It’s 8:30am. You stumble into work half asleep and slouch at your desk. You boot up your computer.. tick tick tick. It runs its system diagnostics and you see the Windows logo lurch into view.
Umpteen programs (half of which you’ve forgotten what they do) start up in your system tray, and you automatically click on your email inbox. More whirring, wheezing and hissing..
Slowly your inbox comes into view and you find an email, from a young woman called Emily.
Subject: nake pics as you've requested
I am hungry for sex. If you feel the same then take a look at my picture I am attaching to this email and reply back so we could hook up.
Attached file: pic.scr
Suddenly you perk up! Bonjour!
It’s a trick as old as time, of course. Unsolicited emails, arriving out of the blue, offering you pictures of the sender’s naked wife, a nude picture of Jennifer Lopez or a school sweetheart with pigtails, but really delivering a sting in the tail.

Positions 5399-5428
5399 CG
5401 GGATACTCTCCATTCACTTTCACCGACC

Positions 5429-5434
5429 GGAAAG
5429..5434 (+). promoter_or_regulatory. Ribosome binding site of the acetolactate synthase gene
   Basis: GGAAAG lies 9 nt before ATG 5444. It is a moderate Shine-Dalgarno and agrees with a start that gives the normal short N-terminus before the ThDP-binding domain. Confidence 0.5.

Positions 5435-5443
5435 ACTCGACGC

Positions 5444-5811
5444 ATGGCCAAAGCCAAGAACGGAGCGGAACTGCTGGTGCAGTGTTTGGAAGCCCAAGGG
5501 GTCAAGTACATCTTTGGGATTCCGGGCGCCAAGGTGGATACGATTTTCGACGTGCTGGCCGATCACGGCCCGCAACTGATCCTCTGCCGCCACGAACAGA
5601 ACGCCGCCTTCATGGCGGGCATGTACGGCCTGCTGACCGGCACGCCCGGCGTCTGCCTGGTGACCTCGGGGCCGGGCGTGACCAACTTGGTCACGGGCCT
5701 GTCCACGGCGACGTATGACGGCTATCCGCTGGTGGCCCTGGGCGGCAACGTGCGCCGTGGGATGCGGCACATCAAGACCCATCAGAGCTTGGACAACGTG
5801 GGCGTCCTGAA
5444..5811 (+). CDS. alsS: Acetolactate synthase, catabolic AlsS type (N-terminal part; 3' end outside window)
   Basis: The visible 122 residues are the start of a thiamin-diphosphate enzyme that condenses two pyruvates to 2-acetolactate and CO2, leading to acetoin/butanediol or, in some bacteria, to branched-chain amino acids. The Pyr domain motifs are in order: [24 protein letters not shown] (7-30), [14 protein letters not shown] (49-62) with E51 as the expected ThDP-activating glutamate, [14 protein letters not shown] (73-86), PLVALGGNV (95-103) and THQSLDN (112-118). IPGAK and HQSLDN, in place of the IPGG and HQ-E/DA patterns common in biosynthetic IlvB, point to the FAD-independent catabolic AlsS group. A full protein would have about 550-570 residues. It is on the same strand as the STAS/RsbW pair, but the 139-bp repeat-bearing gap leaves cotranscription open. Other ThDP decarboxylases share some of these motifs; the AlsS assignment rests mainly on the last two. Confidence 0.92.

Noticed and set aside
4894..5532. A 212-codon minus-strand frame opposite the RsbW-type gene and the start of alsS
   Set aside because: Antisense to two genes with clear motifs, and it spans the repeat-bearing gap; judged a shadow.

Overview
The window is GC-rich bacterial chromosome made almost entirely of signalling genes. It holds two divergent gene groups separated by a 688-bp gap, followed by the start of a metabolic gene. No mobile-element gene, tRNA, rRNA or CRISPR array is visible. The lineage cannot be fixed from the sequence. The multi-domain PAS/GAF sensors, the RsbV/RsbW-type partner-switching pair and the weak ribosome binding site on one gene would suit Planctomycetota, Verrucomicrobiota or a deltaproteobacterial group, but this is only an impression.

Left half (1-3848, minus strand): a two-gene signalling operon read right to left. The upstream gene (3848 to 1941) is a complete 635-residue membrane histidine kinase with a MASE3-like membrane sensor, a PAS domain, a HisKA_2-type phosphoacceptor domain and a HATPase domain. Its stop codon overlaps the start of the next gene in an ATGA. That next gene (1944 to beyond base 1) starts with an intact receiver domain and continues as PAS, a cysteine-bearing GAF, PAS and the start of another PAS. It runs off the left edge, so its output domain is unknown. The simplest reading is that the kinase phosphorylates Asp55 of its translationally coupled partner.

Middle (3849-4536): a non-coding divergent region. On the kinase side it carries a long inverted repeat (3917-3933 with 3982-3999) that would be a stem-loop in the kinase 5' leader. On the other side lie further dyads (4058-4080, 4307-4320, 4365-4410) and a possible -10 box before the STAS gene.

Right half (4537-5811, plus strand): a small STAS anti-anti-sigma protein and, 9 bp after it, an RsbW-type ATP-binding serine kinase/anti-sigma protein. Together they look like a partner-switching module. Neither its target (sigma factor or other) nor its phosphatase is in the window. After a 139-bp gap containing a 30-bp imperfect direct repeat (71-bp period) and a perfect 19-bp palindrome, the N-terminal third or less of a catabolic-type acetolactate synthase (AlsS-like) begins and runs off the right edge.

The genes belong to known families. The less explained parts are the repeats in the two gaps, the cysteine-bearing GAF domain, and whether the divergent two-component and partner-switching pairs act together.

In this latest case, the attachment carries a Trojan horse – Troj/FakeAV-IU – which attempts to scare you into buying a fake anti-virus product.
Come on guys, it’s 2011. We should all be smart enough not to fall for tricks like this anymore. You should always be asking yourself why is someone sending this to me? Do I seriously imagine that a complete stranger is going to seek me out as a sexual partner over the internet, sending me photos of herself naked, despite never having communicated with me before?
Computer technology is becoming more sophisticated all the time, but it seems that their users are still neanderthals when it comes to being duped by simple social engineering tricks like the promise of naked pictures.